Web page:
Problem is, too many people think like my favourite-fiction spinner. So we’re careful to once again add a phrase to our proposals, which these days read, “all appropriate media outlets, including bloggers.” This, too, shall pass.
By Linda Forrest
Working in the technology realm as we do, it is inevitable that we encounter many, many acronyms in our daily work. A quick scan of the blogosphere reveals that it’s a hot topic amongst technology marketers like Chris Hoskin and analysts alike.
There are so many acronyms in play and unfortunately a lot of them overlap. When you see CMS, do you think it means content management system, or contact management system, or code management system, or client music synthesis, or…
By Francis Moran
Blame it all on Alec Saunders.
By that I mean, Saunders is in good part responsible for our inflicting on the world yet another PR agency blog.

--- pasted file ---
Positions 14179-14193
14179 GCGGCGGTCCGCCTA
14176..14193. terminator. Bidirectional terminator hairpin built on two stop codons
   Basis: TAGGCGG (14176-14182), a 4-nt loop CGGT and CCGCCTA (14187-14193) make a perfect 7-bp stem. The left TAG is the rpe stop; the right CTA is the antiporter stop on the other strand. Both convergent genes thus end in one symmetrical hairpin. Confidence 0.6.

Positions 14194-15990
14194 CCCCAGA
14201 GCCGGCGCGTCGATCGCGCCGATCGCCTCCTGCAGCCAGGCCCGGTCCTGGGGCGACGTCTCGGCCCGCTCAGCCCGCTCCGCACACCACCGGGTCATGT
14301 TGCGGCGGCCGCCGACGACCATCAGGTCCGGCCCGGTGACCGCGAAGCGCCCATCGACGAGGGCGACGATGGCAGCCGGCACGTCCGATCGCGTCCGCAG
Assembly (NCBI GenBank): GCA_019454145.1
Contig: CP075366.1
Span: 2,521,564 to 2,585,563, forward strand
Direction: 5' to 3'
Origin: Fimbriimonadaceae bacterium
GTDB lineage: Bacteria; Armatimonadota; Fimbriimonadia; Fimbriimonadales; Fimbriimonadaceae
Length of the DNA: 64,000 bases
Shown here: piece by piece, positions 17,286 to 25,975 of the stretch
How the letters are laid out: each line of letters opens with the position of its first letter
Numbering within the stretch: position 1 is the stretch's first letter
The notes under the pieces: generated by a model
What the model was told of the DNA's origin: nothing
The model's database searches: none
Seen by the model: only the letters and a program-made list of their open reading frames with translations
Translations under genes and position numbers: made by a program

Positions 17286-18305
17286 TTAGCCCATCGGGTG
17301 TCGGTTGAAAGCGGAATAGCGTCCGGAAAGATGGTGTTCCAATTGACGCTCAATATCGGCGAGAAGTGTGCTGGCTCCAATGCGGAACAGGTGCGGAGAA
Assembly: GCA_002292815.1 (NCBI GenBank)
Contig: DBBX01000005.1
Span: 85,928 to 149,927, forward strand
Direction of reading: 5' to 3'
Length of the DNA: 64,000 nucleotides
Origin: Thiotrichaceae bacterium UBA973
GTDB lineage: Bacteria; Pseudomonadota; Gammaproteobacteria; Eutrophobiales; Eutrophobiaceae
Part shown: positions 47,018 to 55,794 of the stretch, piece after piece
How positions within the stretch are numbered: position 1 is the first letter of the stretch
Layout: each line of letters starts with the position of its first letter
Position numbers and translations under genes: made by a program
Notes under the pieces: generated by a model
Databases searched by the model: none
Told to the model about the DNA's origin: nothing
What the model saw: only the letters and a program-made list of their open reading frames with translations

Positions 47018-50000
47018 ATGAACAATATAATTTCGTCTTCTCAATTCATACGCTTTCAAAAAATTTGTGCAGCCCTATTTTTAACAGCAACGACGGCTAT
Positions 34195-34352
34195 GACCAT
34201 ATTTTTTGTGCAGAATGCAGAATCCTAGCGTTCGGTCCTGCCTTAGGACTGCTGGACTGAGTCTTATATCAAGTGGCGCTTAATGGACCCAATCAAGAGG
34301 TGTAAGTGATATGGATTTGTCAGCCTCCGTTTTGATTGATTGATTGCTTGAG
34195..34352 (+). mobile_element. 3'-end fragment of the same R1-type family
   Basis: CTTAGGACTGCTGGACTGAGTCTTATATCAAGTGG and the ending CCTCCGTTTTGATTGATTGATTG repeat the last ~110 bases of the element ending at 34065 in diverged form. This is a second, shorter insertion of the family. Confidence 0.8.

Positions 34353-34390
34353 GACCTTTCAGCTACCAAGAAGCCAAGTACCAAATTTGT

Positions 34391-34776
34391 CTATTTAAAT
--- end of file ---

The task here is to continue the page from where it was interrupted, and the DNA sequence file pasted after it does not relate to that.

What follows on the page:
Over the past year or so, I’ve had several engaged conversations with Saunders, a tech company veteran and compulsive blogger, about the role this no-longer-new social marketing tool can play in a public relations company’s activities. There are two clear sides to that role.
The first, which I will address at greater length in a future post, is the role blogs play in reaching and influencing our clients’ target markets. On that score, I have never needed any convincing, and here at inmedia, we have included the right bloggers in our pitches for as long as there have been bloggers. But, as I said, more on this later.
The second role, around which I have long been much more skeptical, is whether a blog can be an effective outreach tool for a public relations agency or, indeed, for any company. Here, my skepticism lies not so much in the nature of blogs themselves as in the same sort of critical analysis I bring to the consideration of whether any communications tool is appropriate in a given situation.
Saunders thought me a non-believer. Not so. My thinking could well be summed up in the phrase, “A blog if necessary, but not necessarily a blog.”
By which I mean that, just as with any other communications tool, a successful company blog must be as effective as possible and must deliver a competitive ROI. Let me expand briefly.